See below for an update from FAIR’s Government Relations department on where the military amnesty bill, H.R. 2377, currently stands.

saluteThanks to the hard work of true immigration reformers, on Friday, House Majority Leader Eric Cantor (R-VA) announced that he would not allow Representative Jeff Denham’s (R-CA) military amnesty proposal to either be attached as an amendment to the must-pass defense bill or be considered for a vote by itself. 

Representative Jeff Denham (R-CA) has been trying to convince the House to pass his ENLIST Act (H.R. 2377), which would grant amnesty to illegal aliens who join the U.S. military. Denham lobbied to insert the ENLIST Act as an amendment to National Defense Authorization Act (NDAA) when the House Armed Services Committee took it up earlier this month, but it was not added. Since then, Denham has been strategizing to get it passed another way, either as an amendment in the Rules Committee to the NDAA, as an amendment when the NDAA comes to the full House floor, or even as a stand-alone bill.

However, House Majority Leader Eric Cantor dealt a critical blow to those efforts on Friday when Cantor’s spokesman Doug Heye declared, “No proposed ENLIST amendments to NDAA will be made in order.” Heye also said that the Majority Leader would also not allow stand-alone votes on the ENLIST Act. According to the Associated Press, the spokesman for House Speaker John Boehner (R-OH) said that the Speaker did not disagree with Majority Leader Cantor’s decision.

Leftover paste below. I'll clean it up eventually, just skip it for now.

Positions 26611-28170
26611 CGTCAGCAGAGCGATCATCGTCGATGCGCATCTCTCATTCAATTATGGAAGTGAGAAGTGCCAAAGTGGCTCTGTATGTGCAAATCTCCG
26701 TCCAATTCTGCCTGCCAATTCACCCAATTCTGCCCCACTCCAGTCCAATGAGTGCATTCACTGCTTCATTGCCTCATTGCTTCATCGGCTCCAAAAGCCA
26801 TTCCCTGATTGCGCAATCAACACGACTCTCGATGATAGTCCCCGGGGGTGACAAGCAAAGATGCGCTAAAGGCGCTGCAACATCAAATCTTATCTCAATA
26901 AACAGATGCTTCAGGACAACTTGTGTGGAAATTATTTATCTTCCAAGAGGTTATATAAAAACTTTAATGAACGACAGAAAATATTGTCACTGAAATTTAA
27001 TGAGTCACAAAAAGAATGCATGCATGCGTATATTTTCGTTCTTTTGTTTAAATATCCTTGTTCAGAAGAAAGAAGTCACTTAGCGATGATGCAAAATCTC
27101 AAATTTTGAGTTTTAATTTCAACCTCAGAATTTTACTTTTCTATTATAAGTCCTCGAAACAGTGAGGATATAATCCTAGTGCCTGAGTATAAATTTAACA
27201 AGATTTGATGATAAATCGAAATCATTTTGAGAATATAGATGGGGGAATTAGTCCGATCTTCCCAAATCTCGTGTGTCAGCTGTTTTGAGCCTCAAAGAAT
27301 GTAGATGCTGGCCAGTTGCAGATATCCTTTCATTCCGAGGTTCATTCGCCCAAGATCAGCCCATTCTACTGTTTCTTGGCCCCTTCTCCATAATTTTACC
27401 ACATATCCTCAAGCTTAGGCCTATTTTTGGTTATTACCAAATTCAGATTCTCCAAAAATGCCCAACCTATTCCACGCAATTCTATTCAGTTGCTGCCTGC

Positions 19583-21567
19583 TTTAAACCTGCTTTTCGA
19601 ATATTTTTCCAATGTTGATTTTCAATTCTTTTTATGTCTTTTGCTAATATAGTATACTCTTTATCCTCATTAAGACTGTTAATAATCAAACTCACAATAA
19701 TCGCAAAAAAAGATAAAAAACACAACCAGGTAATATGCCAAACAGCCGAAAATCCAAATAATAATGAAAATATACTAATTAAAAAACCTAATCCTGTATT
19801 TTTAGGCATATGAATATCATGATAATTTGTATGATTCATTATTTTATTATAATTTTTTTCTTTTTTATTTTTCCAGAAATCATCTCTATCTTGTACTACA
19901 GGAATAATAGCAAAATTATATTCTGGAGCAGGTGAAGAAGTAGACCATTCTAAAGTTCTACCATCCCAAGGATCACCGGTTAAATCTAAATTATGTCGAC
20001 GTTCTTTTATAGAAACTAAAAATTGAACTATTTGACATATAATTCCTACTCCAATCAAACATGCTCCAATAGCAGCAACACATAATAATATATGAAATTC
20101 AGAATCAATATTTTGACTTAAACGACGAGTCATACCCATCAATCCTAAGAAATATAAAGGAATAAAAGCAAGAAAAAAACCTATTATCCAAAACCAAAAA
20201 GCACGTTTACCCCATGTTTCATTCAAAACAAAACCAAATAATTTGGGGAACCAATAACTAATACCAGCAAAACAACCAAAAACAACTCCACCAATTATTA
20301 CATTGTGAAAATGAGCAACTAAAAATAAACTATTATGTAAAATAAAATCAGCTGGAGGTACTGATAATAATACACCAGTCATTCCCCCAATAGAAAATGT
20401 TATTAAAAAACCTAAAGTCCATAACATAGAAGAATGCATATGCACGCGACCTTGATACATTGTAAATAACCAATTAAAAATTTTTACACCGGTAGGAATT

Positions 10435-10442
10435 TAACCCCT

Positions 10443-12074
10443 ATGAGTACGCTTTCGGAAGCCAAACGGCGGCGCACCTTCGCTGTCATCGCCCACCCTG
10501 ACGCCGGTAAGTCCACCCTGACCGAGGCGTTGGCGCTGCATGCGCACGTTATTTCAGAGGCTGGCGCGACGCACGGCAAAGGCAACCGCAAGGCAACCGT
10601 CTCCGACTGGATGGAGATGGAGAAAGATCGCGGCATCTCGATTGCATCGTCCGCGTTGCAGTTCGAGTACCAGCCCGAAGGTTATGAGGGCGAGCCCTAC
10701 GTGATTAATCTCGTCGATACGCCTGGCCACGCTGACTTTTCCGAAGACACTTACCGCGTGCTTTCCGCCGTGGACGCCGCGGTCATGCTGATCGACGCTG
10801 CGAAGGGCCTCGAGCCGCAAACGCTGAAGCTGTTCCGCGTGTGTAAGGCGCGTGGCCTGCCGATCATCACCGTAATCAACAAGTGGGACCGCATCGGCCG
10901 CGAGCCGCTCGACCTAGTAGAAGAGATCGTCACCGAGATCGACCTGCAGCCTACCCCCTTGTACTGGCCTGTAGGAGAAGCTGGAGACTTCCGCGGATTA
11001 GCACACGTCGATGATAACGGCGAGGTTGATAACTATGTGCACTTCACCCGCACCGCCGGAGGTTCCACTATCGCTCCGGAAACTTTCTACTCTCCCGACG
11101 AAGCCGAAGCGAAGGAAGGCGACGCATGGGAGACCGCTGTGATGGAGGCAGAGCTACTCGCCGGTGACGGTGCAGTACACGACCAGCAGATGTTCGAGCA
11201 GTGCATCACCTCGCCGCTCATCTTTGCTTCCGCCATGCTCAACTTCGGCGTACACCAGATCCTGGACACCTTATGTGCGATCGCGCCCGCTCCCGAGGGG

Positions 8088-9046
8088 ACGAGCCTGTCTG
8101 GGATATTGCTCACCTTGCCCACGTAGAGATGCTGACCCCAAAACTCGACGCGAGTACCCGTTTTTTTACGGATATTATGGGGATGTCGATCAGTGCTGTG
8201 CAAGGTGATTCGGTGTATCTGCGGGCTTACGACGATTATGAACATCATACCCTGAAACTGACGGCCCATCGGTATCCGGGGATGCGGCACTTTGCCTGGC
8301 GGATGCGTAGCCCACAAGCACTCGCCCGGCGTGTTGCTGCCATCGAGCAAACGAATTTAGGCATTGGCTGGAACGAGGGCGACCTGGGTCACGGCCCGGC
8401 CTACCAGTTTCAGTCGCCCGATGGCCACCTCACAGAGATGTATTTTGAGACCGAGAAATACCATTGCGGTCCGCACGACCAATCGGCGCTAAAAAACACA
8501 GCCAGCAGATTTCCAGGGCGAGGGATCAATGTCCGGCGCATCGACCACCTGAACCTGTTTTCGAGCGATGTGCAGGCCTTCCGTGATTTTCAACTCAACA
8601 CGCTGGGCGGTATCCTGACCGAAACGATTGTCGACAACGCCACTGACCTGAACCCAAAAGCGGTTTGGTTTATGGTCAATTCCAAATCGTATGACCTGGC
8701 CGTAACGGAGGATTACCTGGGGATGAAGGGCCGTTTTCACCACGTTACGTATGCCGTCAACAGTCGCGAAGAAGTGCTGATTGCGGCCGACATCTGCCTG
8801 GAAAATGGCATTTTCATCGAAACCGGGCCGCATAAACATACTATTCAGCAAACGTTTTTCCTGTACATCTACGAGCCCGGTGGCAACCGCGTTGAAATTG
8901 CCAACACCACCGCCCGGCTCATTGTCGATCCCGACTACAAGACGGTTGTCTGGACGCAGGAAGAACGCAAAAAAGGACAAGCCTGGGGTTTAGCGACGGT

Nevertheless, Senators could still push military amnesty into the defense bill. At the beginning of May, Senator Carl Levin (D-MI), Chairman of the Senate Armed Services Committee, stated that he was “all for” adding military amnesty to the NDAA. Senator Levin even said the measure could potentially end up incorporated into his committee’s underlying defense policy bill. “I’d like to see it happen,” he said.

Levin has the support of Senate Majority Whip Dick Durbin, who has been trying to sneak amnesty into the NDAA for several years. Today, Durbin, as chair of the Senate Appropriations Subcommittee on Defense, held a field hearing with illegal aliens enrolled in a junior military academy in order to generate support for military amnesty.

The Senate Armed Services Committee will consider the NDAA this week, and could still insert amnesty directly into the must-pass defense bill, making it harder to remove as the legislative process proceeds. Military amnesty must be opposed, particularly because of the national security challenges and other burdens it places on the military when its personnel is already being drastically reduced.